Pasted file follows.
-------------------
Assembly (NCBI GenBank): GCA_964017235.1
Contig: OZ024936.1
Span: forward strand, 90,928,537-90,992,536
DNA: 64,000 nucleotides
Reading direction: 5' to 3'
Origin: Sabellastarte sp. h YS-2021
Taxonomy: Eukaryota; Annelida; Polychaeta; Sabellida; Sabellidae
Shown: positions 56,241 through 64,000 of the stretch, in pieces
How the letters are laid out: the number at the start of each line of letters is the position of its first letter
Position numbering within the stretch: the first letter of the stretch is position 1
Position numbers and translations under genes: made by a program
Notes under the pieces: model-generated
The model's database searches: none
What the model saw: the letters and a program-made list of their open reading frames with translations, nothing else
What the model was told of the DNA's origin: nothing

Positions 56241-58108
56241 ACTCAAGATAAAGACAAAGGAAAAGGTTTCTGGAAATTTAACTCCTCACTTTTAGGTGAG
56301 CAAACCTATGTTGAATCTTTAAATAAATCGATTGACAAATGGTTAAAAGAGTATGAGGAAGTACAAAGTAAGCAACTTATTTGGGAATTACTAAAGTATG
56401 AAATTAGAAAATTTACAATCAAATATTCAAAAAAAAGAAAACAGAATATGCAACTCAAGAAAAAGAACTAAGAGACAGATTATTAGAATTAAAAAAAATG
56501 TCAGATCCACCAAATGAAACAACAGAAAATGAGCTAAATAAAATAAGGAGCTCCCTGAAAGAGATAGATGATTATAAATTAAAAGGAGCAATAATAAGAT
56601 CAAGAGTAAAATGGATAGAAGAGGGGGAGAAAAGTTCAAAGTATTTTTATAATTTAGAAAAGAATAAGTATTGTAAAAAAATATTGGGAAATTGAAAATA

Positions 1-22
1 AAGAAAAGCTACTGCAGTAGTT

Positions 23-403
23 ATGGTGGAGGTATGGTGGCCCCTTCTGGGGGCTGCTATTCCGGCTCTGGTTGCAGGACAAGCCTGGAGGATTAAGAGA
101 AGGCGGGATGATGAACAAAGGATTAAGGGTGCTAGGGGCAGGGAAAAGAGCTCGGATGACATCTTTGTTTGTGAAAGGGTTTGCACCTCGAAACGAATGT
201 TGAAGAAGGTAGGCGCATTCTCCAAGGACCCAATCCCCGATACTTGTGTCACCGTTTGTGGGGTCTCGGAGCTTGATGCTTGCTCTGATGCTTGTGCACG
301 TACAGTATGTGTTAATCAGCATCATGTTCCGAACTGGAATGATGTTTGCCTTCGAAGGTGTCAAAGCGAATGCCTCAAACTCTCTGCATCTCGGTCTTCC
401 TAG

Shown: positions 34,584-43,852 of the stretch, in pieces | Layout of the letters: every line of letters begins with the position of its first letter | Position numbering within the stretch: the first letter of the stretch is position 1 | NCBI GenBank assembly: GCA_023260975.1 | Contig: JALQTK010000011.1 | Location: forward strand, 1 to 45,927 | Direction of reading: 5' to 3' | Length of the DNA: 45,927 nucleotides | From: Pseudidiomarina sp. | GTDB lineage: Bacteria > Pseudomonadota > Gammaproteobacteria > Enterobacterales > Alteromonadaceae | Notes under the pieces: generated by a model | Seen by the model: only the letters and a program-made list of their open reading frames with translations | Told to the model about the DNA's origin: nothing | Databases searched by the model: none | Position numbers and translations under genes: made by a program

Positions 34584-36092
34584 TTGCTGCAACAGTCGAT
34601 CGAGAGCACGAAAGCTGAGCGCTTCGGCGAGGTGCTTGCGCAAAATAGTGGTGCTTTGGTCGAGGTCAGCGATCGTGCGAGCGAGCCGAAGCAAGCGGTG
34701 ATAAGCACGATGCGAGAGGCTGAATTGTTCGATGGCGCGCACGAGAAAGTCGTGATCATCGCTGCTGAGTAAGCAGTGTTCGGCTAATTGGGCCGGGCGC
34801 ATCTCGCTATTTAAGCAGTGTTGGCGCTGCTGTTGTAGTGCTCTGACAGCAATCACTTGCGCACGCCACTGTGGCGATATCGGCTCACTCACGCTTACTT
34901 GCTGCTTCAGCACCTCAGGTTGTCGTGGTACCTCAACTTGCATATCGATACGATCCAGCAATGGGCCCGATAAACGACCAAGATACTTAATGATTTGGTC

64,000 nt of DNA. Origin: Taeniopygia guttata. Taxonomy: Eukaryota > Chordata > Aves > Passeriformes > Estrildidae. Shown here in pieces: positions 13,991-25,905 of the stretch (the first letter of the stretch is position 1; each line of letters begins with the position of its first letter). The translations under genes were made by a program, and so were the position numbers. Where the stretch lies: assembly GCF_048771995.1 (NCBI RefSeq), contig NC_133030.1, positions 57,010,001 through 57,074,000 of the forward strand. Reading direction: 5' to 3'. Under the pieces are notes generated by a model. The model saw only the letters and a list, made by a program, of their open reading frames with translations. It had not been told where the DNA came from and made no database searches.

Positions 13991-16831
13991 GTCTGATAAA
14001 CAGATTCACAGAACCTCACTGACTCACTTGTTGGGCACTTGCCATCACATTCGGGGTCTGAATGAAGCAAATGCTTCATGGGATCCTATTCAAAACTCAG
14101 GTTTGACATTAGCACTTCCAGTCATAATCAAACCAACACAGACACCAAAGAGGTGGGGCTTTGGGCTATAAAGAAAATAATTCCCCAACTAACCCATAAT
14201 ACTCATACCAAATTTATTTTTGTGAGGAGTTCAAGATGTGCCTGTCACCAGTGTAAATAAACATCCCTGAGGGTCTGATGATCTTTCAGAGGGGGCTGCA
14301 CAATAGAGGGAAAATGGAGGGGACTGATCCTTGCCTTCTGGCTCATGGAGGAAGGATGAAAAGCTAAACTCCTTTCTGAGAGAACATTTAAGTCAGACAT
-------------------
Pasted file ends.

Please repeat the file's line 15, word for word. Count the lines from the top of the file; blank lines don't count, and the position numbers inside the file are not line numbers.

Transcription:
What the model was told of the DNA's origin: nothing